The Iris PCB, luckily, is quite flexible! It supports three main types of switches: Cherry MX-style switches (by far the most commonly used in modern mechanical keyboards), ALPS switches (very popular in the 80s and 90s with some die hard fans still today), and Kailh Choc switches (a thinner switch that enables you to build a low-profile keyboard with less key travel and less thickness).

I initially decided to lay mine out with ALPS-style switches made by Matias. Because ALPS-style switches use a different plastic stem shape, that severely limited my key cap options, so I just bought a set of blank key caps from Matias.

Obstacles

Building the keyboard is pretty straightforward. The latest PCB is basically all pre-made; you just have to solder the switches in, then screw the case together. It’s a good beginner project, too, because there are only 56 contact points you have to solder on each half.

Once I had the keyboard together, and once I ported my layout over to it and flashed it, I gave it a whirl. But the thumb keys proved to be a problem; they were basically blocking the two keys they’re in front of.

So, I decided to try something experimental: what if I bought a few low-profile Choc switches, and used those for the thumb keys instead?

That’s got to work, right? The PCB supports both types of switch.

It was a little janky, and the PCB wasn’t built to have more than one variety of switch in it at once, but with a little flexing, I got the Choc switches (Jades, if you were wondering) soldered in and they worked!

PCB flex

Show me the keyboard!

It came out looking pretty cool. Note that despite my stint living in Wisconsin, I’m not as much of a Packers fan as the key caps let on; the supplier I got the key caps from included some color key caps as freebies.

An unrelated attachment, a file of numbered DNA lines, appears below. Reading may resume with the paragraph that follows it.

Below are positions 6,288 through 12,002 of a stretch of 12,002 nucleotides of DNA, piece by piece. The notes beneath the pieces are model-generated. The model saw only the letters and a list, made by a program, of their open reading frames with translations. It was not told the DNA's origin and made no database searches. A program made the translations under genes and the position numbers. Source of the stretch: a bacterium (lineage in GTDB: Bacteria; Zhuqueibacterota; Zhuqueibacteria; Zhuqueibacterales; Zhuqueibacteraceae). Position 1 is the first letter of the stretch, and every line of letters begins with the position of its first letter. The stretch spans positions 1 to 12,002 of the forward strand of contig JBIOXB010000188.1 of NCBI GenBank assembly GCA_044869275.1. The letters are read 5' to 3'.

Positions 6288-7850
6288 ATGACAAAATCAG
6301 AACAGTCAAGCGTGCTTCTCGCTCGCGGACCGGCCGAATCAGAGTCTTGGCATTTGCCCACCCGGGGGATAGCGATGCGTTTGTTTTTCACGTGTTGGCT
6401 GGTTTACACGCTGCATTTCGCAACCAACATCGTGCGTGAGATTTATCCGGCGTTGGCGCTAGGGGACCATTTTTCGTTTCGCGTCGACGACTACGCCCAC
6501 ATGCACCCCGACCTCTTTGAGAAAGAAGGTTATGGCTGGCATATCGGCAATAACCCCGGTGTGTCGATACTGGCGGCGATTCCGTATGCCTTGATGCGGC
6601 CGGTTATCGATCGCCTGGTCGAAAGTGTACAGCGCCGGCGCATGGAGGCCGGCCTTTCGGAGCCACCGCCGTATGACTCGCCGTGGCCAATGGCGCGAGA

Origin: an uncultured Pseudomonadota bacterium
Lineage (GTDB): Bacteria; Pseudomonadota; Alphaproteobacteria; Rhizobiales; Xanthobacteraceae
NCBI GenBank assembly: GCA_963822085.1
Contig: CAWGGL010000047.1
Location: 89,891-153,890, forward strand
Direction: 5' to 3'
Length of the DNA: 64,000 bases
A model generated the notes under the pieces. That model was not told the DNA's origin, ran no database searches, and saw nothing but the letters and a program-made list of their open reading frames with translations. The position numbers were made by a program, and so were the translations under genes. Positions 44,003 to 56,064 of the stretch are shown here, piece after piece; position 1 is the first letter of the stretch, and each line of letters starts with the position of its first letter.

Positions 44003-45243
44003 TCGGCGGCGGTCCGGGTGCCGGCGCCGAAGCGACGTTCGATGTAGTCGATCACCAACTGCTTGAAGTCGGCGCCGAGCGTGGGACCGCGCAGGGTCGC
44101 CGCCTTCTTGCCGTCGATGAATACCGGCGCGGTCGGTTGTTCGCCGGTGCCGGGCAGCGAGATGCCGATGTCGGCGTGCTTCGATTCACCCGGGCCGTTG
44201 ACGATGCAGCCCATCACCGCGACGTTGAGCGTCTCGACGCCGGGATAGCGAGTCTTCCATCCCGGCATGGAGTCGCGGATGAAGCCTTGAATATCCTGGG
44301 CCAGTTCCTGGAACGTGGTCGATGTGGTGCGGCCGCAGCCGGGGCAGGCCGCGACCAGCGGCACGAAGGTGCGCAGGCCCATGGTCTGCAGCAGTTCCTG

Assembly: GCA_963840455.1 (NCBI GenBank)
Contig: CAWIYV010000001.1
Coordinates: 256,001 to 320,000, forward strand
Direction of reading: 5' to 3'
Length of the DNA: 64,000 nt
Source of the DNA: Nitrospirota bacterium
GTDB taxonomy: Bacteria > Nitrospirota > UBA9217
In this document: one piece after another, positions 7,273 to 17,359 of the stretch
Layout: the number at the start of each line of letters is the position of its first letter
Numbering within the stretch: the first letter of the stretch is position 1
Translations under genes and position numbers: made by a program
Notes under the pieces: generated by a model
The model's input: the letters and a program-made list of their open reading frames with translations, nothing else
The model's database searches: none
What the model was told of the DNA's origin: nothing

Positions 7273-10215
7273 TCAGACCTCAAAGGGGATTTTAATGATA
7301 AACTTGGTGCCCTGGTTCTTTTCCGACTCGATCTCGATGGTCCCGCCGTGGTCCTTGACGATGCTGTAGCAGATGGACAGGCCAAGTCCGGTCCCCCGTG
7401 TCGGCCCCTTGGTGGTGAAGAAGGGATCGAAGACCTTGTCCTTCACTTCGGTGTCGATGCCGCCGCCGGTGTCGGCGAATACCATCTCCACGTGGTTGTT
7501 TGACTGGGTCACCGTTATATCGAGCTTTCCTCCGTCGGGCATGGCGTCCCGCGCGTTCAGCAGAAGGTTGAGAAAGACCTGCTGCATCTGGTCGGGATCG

Iris glamour shot

close up of the Iris keyboard

And of course, you’re probably wondering how it sounds. Well, I am delighted to say that the ALPS-style clicky switches are some of the clickiest you can get, and these are nothing short of really satisfying to listen to:

Mind you, with this particular choice of case and plate and keycaps, I am ending up with a somewhat different sound than these same switches produce on another keyboard. Let’s hear these ALPS switches on my Ergodox Infinity, for instance:

The difference is more pronounced in person, but the sound is deeper than on the Iris.

Also, the four thumb keys are using “thick click” Kailh switches, which also have a lovely little sound and feel to them:

I think if I could do it over again I’d have picked the slightly stiffer Navy Blue Choc switches.

Parting Thoughts

Whenever I’m using a Planck or similar 48-key keyboard, I’m always thinking to myself “if I just had a couple extra keys here that’d be just perfect.”

And so I give myself a few extra keys with the Iris, and I realize it’s not the productivity boost I thought it’d be.

The issue: With the Planck, everything is within super easy reach. The thumb keys on the Iris are just far enough away that your fingers second guess themselves when you try to use them. That slows me down more than you might think. So even if this gives me some new dedicated keys I can now hit without a layer switch, it’s still actually just faster for me to hit the equivalent key on the Planck, even though hitting that same key involves two keystrokes.